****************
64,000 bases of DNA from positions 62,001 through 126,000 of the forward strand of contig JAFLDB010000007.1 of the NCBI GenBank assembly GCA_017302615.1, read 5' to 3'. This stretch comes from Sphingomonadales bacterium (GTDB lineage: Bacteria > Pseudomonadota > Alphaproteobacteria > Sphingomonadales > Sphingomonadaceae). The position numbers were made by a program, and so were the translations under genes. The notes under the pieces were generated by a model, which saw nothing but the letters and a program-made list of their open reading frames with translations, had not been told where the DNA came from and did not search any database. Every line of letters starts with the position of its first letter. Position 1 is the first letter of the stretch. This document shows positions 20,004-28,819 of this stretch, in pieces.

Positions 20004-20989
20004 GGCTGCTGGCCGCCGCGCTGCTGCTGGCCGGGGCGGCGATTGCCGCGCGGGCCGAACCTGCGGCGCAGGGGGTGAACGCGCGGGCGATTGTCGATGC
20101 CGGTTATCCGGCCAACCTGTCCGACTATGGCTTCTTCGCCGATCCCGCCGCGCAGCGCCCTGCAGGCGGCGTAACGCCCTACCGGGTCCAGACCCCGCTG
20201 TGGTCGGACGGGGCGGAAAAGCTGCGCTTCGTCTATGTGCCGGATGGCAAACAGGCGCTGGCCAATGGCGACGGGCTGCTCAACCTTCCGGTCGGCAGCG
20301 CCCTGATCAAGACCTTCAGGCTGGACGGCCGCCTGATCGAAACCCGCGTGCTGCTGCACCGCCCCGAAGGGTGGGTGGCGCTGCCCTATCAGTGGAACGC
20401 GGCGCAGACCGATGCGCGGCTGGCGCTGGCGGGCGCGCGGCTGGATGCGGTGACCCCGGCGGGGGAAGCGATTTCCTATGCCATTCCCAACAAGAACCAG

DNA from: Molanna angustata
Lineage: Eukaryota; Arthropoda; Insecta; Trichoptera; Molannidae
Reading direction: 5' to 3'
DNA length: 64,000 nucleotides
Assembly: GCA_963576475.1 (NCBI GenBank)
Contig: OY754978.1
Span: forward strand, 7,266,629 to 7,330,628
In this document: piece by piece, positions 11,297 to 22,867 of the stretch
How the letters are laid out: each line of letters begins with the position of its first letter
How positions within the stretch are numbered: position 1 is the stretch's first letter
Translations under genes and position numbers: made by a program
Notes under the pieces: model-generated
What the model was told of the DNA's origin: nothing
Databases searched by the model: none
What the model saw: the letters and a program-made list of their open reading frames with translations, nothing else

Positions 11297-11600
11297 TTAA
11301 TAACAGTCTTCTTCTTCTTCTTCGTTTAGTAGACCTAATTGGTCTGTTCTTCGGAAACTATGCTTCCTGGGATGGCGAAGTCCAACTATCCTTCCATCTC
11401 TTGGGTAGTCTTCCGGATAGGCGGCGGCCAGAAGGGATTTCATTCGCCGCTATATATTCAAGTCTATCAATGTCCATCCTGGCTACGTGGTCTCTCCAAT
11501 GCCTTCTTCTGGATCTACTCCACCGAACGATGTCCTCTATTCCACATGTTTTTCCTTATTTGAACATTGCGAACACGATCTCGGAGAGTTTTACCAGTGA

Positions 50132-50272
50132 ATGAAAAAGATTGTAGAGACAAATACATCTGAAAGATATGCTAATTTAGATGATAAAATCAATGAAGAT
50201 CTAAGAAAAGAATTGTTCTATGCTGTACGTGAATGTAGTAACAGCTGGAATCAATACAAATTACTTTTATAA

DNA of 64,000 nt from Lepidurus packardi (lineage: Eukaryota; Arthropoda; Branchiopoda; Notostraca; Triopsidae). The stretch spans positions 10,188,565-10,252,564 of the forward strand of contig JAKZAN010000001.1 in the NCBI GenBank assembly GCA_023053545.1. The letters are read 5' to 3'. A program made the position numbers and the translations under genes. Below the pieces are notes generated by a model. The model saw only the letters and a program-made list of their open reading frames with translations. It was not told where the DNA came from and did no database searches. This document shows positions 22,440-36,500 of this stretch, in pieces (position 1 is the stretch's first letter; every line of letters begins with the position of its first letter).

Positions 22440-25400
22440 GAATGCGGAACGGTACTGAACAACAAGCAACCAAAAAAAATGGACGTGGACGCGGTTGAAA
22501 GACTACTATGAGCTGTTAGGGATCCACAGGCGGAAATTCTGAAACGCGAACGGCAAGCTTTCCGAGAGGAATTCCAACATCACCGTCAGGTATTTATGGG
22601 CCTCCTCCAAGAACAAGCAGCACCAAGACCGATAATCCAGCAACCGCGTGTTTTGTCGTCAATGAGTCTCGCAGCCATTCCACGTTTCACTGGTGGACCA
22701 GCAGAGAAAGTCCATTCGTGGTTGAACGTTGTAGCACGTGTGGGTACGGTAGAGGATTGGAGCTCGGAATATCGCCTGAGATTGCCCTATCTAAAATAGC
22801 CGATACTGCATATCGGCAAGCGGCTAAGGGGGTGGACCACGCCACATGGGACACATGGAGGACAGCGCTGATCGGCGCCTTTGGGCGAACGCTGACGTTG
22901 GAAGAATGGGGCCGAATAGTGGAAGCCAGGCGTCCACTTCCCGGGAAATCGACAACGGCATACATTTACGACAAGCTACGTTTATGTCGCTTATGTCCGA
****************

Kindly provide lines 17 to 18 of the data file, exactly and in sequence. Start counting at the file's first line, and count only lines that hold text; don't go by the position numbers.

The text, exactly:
How positions within the stretch are numbered: position 1 is the stretch's first letter
Translations under genes and position numbers: made by a program